Injera

The minute hand on the clock seemed to hover over the roman numeral twelve forever. His right eye twitched as he tried to will the hand to move, for time to pass by. He desperately wished for the next minute, for the next thirty to fly by. Or he wished he could give his breath for the last fifteen to never have happened.

His left cheek burned from the slap that had knocked him onto the floor. He called it a slap because he was too masculine to admit that she had shared her best right hook with the side of his face. He could feel the cold tile against his right cheek, and could feel the grout between the tiles. He wondered who laid the tile, if she had used Njoroge like he had advised or if she had, as she tended to, gone her own way and used her own person. He wondered if she had called Maryanne. The lady with the purple dungarees, tattered and torn, covered in paint but she swore that this Maryanne was the best Man-Friday in Nairobi. His right eyelid had not batted since the hit, and he stared at the clock. Why did she have a clock in the bathroom? Did she time her bowel movements? He had never noticed. But then again, he had known her for only a year, started dating her a mere four months back. He had never observed her toilet manners. He remembered liking that about her. She never did anything unladylike in front of him. His mother’s words came floating into view, “A real lady never farts or pees in front of her husband”.

He remembered his mother clearly now. Why did he remember her now as he lay, sprawled out on the cold bathroom floor, staring up and sideways at a clock that did not move? He recalled taking her to meet his mother, on that heavenly hot Thursday a few months back. His mother had looked her up and down, thrown her gaze back at him, muttered some gibberish quietly into her own bosom, and disappeared into the kitchen. She had been appalled. She had dressed the part: midi-length skirt, some blouse that looked like flowers had sneezed all over it (likely the only one she owned), flat shoes (he had stared hard at her when she walked out in teetering black strappy heels) and a big kiondo (she said parents liked to see that she was in touch with her own culture, despite her inability to speak the language). He had told her Mayi would love her. Until she didn’t.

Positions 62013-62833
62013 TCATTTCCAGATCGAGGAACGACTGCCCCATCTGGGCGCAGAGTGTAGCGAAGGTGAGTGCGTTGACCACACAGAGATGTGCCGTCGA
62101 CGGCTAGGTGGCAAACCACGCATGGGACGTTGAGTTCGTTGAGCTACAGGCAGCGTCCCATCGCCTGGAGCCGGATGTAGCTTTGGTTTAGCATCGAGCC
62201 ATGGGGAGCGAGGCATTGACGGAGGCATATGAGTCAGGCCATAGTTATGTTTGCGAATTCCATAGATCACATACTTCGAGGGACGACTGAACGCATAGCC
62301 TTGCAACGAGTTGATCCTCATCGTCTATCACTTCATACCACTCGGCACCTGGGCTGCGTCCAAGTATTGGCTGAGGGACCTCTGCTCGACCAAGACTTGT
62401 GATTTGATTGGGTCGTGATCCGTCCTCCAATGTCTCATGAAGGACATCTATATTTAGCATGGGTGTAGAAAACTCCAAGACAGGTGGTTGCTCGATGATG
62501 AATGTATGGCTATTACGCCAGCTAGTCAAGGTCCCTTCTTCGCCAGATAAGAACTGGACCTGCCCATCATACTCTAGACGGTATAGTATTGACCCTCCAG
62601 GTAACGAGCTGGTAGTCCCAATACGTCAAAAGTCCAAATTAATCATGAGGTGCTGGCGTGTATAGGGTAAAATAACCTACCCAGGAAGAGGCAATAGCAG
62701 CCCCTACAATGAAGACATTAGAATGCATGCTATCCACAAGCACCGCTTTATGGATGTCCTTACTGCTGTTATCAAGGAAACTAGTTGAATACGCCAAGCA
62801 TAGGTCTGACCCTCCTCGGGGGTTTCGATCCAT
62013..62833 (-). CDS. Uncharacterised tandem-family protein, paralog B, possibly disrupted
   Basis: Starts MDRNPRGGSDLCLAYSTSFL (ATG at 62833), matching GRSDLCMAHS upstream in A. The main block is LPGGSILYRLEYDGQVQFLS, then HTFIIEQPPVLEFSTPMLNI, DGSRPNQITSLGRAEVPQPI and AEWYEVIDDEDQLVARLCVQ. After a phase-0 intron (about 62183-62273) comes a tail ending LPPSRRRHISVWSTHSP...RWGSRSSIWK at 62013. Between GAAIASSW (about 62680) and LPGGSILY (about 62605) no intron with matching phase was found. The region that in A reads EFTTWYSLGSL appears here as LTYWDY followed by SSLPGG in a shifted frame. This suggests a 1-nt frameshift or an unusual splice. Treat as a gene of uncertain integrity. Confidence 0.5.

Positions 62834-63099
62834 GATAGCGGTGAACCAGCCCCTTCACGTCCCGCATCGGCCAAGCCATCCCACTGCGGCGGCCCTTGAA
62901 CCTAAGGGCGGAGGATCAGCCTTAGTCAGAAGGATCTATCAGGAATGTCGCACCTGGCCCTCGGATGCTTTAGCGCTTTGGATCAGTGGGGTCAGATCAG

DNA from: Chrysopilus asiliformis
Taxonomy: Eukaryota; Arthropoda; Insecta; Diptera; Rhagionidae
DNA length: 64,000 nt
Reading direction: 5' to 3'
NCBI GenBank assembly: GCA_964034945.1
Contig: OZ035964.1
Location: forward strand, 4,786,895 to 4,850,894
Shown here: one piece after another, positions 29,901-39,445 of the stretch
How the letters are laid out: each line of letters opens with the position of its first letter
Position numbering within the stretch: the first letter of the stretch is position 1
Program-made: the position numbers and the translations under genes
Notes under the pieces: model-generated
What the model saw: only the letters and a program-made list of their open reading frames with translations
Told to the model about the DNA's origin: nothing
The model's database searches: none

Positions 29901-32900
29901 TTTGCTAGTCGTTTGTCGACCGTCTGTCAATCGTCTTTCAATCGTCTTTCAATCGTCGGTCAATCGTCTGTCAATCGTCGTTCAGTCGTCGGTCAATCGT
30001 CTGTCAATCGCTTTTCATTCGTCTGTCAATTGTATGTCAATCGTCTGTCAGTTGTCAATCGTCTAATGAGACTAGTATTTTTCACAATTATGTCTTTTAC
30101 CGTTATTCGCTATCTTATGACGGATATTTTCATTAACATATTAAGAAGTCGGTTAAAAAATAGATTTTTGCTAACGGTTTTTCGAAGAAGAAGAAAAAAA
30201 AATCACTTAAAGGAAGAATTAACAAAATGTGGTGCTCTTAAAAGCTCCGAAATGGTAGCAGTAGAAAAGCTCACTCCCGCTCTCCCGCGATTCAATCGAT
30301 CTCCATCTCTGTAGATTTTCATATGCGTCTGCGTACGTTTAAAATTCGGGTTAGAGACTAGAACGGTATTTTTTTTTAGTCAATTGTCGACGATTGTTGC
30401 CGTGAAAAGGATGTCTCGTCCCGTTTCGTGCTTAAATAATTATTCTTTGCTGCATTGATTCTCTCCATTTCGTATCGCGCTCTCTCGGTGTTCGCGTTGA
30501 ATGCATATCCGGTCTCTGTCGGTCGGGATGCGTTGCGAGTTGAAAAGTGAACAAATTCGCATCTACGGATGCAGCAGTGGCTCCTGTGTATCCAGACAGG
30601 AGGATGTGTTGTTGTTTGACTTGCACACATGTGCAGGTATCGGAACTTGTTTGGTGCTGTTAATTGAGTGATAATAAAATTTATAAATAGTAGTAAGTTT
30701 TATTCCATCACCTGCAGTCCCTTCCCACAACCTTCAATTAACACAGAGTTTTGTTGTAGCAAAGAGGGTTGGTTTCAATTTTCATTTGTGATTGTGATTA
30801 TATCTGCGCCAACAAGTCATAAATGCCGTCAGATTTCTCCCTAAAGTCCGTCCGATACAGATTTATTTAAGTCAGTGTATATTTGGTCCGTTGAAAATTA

Maybe that’s where it all started to fall apart, he wondered. Again, his right eye twitched, pleading with the minute hand to move and for the next thirty minutes to expire. Or had it been really only one minute ago when his life had collided with fate and her fist?

He remembered the cab ride home. His Uber app had refused to load, perhaps a signal to him that he should not plan on this ride. This ride in life with her. She had pulled out her phone and called her cab guy. Davy. A short guy who leered at her from behind some glasses that teetered on the bridge of his nose. He spoke with only her and barely glanced at him.

“Na umepotea, msupa…umekuwa wapi?” he asked, staring at her in his rearview mirror. We struggled to get comfortable in his lumpy back seat.

I answered him, instead.

“Bado 504 hufanya kazi kumbe…hii dinga ni ya mwaka gani, boss?”

His eyes turned to the road. She stared at me for a few seconds then looked out of the window.

“Sijapotea, Davy…you know how life goes sometimes…”, she answered quietly.

Davy threw his eyes back into the rearview mirror. This time, he aimed those beady suckers right at me, and I watched them fill with something akin to haughtiness.

The sound of the minute hand moving to the next black pin almost shattered his eardrum and he winced, causing his right eye to slam shut. His eyelid hurt. He never thought that was even possible. But then again, he never knew he would hurt someone he had once considered marrying.

 

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